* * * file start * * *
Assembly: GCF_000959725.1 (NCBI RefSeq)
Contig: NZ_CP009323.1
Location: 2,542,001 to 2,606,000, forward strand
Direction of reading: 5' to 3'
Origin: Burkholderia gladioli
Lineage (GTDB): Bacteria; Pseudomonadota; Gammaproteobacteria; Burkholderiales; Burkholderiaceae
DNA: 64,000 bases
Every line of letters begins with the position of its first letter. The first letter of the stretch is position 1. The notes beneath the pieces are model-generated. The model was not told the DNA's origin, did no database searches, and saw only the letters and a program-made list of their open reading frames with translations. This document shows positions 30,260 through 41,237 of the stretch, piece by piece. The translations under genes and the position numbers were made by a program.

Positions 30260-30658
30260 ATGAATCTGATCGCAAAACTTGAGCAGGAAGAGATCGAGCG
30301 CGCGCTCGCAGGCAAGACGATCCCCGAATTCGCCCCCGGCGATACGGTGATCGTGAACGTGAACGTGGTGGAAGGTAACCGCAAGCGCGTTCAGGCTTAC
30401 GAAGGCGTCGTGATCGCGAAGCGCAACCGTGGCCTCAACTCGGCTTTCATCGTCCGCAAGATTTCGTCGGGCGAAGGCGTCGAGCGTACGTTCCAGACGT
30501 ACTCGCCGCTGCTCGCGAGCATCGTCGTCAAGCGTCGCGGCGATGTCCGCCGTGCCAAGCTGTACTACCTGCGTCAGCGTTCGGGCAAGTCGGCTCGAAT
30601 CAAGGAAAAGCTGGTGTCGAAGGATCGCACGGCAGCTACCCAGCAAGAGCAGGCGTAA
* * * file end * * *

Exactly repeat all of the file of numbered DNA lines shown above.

Assembly: GCF_000959725.1 (NCBI RefSeq)
Contig: NZ_CP009323.1
Location: 2,542,001 to 2,606,000, forward strand
Direction of reading: 5' to 3'
Origin: Burkholderia gladioli
Lineage (GTDB): Bacteria; Pseudomonadota; Gammaproteobacteria; Burkholderiales; Burkholderiaceae
DNA: 64,000 bases
Every line of letters begins with the position of its first letter. The first letter of the stretch is position 1. The notes beneath the pieces are model-generated. The model was not told the DNA's origin, did no database searches, and saw only the letters and a program-made list of their open reading frames with translations. This document shows positions 30,260 through 41,237 of the stretch, piece by piece. The translations under genes and the position numbers were made by a program.

Positions 30260-30658
30260 ATGAATCTGATCGCAAAACTTGAGCAGGAAGAGATCGAGCG
30301 CGCGCTCGCAGGCAAGACGATCCCCGAATTCGCCCCCGGCGATACGGTGATCGTGAACGTGAACGTGGTGGAAGGTAACCGCAAGCGCGTTCAGGCTTAC
30401 GAAGGCGTCGTGATCGCGAAGCGCAACCGTGGCCTCAACTCGGCTTTCATCGTCCGCAAGATTTCGTCGGGCGAAGGCGTCGAGCGTACGTTCCAGACGT
30501 ACTCGCCGCTGCTCGCGAGCATCGTCGTCAAGCGTCGCGGCGATGTCCGCCGTGCCAAGCTGTACTACCTGCGTCAGCGTTCGGGCAAGTCGGCTCGAAT
30601 CAAGGAAAAGCTGGTGTCGAAGGATCGCACGGCAGCTACCCAGCAAGAGCAGGCGTAA